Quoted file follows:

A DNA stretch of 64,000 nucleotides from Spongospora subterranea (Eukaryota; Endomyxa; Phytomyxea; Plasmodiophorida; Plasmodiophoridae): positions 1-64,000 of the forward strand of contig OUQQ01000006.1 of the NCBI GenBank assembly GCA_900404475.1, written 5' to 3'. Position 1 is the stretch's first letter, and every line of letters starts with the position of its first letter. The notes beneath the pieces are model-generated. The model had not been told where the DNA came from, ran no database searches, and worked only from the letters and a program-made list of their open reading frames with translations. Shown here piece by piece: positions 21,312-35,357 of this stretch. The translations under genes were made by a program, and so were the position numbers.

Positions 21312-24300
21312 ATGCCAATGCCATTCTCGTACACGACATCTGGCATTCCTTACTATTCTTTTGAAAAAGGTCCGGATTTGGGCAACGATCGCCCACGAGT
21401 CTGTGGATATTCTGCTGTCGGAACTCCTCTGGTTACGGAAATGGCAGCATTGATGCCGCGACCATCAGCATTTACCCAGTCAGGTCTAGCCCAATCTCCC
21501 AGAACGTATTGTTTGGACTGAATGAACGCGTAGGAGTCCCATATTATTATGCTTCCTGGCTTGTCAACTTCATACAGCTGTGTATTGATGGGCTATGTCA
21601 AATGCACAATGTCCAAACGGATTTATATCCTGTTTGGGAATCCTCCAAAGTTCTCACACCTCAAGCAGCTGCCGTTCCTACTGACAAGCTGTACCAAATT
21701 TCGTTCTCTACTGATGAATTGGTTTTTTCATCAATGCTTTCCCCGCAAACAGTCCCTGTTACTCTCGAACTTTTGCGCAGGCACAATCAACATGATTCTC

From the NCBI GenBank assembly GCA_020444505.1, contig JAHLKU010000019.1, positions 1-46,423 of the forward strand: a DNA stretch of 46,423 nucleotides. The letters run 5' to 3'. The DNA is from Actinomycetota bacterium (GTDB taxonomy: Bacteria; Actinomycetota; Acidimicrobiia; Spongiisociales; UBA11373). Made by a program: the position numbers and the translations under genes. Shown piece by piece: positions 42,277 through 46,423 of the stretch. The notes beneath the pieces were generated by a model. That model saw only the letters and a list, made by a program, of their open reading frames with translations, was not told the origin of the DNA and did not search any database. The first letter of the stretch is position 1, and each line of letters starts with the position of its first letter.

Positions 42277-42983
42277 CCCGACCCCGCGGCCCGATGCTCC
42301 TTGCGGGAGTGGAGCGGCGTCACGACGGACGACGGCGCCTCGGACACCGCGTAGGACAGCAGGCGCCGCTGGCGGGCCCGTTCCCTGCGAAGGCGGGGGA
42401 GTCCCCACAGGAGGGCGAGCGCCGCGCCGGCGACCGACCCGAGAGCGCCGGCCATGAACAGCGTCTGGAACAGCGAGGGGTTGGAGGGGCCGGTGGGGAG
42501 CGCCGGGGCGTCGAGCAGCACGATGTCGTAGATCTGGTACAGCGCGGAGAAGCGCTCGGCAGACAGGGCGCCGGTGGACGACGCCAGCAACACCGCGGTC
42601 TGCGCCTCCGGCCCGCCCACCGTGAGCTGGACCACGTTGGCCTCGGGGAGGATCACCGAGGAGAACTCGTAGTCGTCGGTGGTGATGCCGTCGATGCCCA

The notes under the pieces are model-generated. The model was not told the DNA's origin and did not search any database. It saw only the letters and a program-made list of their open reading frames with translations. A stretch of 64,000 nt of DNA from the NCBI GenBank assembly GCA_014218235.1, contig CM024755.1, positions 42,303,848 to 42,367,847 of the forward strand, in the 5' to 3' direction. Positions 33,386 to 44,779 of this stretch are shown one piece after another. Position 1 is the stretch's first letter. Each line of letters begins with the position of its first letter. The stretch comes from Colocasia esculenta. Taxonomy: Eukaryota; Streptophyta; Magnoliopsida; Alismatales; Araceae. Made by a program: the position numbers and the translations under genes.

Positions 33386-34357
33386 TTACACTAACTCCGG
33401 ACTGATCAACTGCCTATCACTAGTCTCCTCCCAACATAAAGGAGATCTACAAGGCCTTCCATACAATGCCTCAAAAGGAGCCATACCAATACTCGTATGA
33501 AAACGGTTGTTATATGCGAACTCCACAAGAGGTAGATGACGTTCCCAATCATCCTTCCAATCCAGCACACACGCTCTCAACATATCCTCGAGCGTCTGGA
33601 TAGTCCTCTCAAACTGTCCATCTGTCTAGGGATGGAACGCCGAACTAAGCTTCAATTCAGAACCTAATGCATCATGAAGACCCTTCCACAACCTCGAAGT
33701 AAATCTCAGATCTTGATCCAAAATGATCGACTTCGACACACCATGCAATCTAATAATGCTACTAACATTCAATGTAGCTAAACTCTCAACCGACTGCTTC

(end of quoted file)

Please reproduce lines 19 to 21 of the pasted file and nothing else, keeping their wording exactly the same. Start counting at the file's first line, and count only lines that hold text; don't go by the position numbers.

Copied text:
33501 AAACGGTTGTTATATGCGAACTCCACAAGAGGTAGATGACGTTCCCAATCATCCTTCCAATCCAGCACACACGCTCTCAACATATCCTCGAGCGTCTGGA
33601 TAGTCCTCTCAAACTGTCCATCTGTCTAGGGATGGAACGCCGAACTAAGCTTCAATTCAGAACCTAATGCATCATGAAGACCCTTCCACAACCTCGAAGT
33701 AAATCTCAGATCTTGATCCAAAATGATCGACTTCGACACACCATGCAATCTAATAATGCTACTAACATTCAATGTAGCTAAACTCTCAACCGACTGCTTC